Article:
I was invited to go to the first public reading of Creative Traffic Flow’s project Voices from the Roanoke River held at Nolan Park House 5B in Governors Island on July 15, 2018 in preparation for their presentation on November 2, 2018 at Virginia Western Community College. I must shamefully admit that prior to this invitation, I had never been to Governors Island even though I’ve been living in New York City for more than half of my life. A few minutes away by a ferry ride from Brooklyn Bridge Park’s Pier 6 in Brooklyn, Governors Island is its own enclave. After disembarking and taking a brisk five-minute walk to a row of older houses, the designated space for the presentation was atmospheric. A giant canoe decorated the front steps. Inside, the peeling paint and the rustic time-worn look of the house provided a site-specific venue for CTF’s presentation.
After introductions, they showed a projection of the Roanoke River map spanning from Virginia to North Carolina. Then they showed other images related to the River as they layered the images by reading the text they created from their interviews and research. One of their interviewees was with Danielle DeHart, an Environmental Specialist from the City of Roanoke Stormwater Division who mentioned that there are people who think of the Roanoke River not as its own entity, but as an invaluable commodity: “there’s always this kind of lingering thought of like, ‘Oh you don’t go in the Roanoke River. It’s just a dumping site’ (because) there’s a lot of places still where people do that and so it’s not a place—it’s not an asset to the city. It’s just something that runs through it. It causes flooding. It’s just something that’s over there.”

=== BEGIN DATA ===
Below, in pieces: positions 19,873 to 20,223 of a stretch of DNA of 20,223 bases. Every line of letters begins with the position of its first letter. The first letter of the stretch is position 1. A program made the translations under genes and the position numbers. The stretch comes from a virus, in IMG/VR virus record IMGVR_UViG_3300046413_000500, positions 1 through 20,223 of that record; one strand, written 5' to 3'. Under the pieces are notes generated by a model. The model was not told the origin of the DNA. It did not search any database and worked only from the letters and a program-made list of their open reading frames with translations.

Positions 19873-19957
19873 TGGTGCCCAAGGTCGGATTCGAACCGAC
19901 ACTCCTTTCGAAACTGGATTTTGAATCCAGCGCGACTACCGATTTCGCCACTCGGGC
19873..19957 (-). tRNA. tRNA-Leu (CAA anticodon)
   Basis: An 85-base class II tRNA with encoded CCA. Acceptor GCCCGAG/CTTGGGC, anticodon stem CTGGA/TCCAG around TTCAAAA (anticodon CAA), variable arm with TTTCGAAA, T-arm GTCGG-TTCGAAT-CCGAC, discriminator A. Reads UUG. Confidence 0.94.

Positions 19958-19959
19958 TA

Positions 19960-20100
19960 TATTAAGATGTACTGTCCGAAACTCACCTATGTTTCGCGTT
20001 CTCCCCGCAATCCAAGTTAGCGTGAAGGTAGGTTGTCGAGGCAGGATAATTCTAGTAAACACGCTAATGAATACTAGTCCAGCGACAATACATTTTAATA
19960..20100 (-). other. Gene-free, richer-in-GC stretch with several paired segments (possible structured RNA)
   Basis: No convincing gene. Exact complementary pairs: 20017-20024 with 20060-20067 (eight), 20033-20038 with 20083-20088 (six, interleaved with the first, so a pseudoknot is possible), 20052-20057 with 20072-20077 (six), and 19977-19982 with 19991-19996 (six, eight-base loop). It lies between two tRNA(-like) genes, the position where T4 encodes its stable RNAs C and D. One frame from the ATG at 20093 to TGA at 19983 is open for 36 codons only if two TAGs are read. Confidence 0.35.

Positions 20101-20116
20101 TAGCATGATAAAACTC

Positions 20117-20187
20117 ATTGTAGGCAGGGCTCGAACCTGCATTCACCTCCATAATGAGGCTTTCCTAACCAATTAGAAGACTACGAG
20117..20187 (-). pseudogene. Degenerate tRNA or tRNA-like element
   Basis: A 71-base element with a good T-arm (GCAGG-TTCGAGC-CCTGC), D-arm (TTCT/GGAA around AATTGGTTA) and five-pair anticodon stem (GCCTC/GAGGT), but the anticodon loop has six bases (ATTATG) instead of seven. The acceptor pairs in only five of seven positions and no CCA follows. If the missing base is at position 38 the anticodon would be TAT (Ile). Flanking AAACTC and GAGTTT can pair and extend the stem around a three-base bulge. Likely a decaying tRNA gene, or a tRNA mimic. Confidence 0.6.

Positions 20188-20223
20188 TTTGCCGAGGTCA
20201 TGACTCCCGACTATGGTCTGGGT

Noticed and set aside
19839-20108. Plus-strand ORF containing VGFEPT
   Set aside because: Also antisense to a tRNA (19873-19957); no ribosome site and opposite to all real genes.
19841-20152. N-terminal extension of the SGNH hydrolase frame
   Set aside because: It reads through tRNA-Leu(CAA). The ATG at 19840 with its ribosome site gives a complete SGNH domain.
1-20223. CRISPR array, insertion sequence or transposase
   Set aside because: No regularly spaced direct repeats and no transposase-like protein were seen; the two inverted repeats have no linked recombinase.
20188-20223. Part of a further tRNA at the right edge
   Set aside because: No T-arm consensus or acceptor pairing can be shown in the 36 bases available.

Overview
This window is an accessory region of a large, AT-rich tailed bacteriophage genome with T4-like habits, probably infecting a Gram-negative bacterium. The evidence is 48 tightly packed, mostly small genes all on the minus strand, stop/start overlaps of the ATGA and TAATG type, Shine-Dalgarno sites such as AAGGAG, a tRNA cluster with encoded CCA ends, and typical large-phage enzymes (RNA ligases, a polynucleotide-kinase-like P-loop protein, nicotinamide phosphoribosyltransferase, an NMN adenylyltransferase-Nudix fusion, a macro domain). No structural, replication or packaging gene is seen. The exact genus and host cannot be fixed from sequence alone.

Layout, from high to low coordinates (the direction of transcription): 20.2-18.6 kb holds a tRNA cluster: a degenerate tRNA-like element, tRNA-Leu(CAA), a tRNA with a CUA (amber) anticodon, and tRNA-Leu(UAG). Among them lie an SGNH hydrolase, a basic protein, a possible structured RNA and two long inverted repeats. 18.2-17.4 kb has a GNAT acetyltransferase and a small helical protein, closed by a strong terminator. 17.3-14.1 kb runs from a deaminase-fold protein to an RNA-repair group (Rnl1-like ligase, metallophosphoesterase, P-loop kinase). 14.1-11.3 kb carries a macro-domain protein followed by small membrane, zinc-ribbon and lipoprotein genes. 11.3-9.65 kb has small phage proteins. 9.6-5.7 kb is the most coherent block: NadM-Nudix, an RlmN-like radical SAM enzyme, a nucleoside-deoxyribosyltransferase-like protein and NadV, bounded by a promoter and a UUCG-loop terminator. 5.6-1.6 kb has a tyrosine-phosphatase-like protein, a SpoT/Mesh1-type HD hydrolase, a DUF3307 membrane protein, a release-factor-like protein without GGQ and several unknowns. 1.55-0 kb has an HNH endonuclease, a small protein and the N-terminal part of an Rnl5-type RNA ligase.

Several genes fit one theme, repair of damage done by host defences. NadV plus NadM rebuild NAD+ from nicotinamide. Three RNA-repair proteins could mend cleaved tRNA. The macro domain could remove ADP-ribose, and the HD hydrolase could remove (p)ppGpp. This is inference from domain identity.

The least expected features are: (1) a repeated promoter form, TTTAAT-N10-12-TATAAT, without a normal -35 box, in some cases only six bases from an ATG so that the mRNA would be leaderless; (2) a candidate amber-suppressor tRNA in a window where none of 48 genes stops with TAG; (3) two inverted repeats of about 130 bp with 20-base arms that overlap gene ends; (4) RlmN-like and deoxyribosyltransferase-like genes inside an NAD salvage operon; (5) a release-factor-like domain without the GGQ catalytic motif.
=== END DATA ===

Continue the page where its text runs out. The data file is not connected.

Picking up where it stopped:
What was particularly striking was their use of archival photographs of the devastation caused by natural disasters. Seeing photographs of the Roanoke River waters rising to sweep cars off the streets punctuates the point that nature is a powerful force despite the human desire to conquer nature.
When asked what the biggest thing the team learned in doing this project, Kelly answered: “You can measure a river’s health by what bugs inhabit the water. Turning over a river stone harms an entire habit of fish and bugs. Stormwater pollution is something we all contribute to and should be mindful of how to keep pollution out of stormwater drains.” Choi added: “Working on this play really made me realize how intricate the relationship we all have with rivers are – as human beings and as members of the ecosystem. When one link in the cycle goes awry, it affects the whole system. Someone once said that we like to say ‘Save the Earth’ when it comes to ecological activism, but really, it should be ‘Save Human Beings.’ I really related to that because it showed that the Earth has the power to persist, while humans have the power to destroy ourselves. It really puts into perspective the power of nature. This project made me realize that again.”
As for me, seeing the seeds of this project as well as knowing about the Works on Water program made me realize that we need more public discourse on the impact we have on the places that we inhabit. It is not enough to learn about how we affect the spaces where we live in through books and media. Nature is not a virtual place. It is a living space. We need to go to the water and respect it for its life-giving elements. We need to go to the water and not wait for the water to come to us. By then, it might be too late.